In a previous article entitled ‘Separate Time With Twins’ we discussed how you can find ways to spend quality time with each of them individually. Individual time with your children comes with its own values and lessons that you might not be able to impart when they’re always together. But while this is true, it’s also true that certain values are best learned together. Psychology Today explains that common goals “lead to child-focused shared decisions”. Here are three ways twins can learn good values together.
Find a Sport They Are Both Interested In
One of the advantages of having two children of the same exact age and, in some cases, physicality is that they can start at the same level of any sport of their choosing. Apart from the fact that you’ll only need to supervise one activity, which saves you time, putting them in the same sport is also a good way to teach your children very practical lessons in teamwork. Twins have a natural affinity for working in the same team, as USA Today reminds us in their feature on how Wayne Bryan raised the now iconic doubles tennis legends, Bob and Mike Bryan. Together, these brothers have bagged more than 100 doubles tennis titles, and it shouldn’t come as a surprise. Twins tend to be able to read each other, which is a fantastic advantage for soccer, basketball, football, hockey, doubles tennis, or really any game that will require them to work together.
Navigating New Environments
These same principles can be applied to the twins’ academic studies. While enrolled in the same school and studying the same lessons, the twins can look to one another for help. Unlike most children coming to a new school, twins will instantly have a connection with someone. As they naturally fall into their own academic strengths and weaknesses, twins can provide help where the other falls short. Just like in sports, twins can act as each other’s support system in school. The value of support, especially in unknown environments, will benefit them in later years.
Charity Teaches Empathy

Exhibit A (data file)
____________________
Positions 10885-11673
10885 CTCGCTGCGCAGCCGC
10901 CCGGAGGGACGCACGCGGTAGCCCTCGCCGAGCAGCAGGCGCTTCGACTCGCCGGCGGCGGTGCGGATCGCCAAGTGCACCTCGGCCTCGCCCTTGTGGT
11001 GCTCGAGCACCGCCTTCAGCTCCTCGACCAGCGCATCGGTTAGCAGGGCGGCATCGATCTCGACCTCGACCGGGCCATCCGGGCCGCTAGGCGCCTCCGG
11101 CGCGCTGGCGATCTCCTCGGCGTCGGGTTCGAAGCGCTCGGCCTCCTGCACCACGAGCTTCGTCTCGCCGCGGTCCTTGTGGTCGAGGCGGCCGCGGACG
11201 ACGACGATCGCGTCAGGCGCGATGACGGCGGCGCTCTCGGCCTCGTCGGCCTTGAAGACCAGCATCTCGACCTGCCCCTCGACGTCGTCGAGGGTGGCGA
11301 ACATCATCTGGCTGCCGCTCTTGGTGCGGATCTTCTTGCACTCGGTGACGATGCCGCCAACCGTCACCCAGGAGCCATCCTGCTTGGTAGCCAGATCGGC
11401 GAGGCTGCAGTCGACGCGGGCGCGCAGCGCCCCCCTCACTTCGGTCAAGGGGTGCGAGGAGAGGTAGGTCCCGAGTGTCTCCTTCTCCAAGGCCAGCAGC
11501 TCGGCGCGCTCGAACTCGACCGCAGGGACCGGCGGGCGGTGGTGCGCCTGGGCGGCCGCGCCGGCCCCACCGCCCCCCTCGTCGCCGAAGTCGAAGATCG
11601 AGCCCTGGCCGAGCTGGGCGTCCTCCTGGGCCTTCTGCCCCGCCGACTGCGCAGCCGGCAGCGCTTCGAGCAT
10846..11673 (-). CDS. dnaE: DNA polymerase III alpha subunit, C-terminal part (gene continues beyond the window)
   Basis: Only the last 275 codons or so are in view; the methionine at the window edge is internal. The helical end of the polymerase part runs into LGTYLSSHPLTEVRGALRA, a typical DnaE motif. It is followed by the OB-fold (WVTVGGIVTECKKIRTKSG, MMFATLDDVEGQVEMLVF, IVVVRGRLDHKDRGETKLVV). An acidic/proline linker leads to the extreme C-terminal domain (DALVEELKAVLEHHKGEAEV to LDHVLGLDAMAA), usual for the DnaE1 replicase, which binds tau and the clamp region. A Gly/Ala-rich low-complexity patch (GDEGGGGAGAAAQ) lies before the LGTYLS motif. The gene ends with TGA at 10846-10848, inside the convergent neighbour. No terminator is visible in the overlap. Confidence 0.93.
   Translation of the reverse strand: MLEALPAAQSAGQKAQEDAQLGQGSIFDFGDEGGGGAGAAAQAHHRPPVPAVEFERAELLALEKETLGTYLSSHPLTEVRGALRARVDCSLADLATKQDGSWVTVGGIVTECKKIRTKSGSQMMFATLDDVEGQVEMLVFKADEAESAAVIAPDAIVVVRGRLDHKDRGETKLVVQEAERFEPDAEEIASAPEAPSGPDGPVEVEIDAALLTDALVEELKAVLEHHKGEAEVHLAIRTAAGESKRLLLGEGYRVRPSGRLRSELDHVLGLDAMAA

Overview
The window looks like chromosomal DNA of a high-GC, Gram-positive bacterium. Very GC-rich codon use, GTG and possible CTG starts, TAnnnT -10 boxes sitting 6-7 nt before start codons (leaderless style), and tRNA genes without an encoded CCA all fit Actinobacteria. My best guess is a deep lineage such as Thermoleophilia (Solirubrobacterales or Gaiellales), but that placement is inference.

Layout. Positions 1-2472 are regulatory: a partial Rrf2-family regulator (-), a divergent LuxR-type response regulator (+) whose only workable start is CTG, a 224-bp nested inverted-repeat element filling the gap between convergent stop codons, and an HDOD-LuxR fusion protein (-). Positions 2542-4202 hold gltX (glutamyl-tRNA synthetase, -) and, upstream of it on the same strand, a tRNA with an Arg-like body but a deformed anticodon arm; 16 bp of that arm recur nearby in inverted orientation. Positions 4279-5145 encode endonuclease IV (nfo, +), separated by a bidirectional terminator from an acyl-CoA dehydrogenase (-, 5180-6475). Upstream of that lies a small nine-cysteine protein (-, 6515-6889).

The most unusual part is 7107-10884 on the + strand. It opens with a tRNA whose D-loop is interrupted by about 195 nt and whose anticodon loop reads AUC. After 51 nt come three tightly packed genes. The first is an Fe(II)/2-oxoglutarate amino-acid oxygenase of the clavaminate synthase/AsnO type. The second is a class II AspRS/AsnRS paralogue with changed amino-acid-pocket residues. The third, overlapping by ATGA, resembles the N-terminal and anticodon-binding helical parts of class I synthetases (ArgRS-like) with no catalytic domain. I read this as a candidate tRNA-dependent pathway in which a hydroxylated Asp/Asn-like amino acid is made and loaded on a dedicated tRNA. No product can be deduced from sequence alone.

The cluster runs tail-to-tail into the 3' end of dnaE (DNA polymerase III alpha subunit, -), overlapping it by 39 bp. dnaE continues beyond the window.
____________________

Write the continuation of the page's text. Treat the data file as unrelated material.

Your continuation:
The natural bond of twins sometimes allows them to create their own world away from everything else. While this allows them to support each other, it’s not enough to create well-rounded, emphatic adults. Twins also need to be taught that life outside of themselves has value, and that not everyone is as lucky as they are to have someone who supports them all the time. This level of empathy is best taught early on, and one of the best ways to do so is through charity work. There are plenty of charities that do not shy away from the world’s harsh realities but at the same time provide a hopeful framework from which your twins can draw emphatic inspiration. In an article by Save the Children titled ‘How You Can Help’ they reported that 6 million fewer children die today compared to 1990 due to foreign aid. Many charities are known for hosting fun and creative events like bike-rides and community runs to raise awareness and gain funding to address certain issues. Allowing your twins to know about the real state of the world – and more importantly, teaching them that they can do something about it – is perhaps the best lesson in empathy that a parent may provide.
About the author
Sarah Fields is a mother and writer who has spent the past years blogging about parenting. She believes that the children need to be taught good values from an early age, and hopes that her articles reach out to parents. When she is not writing she is looking after her own children.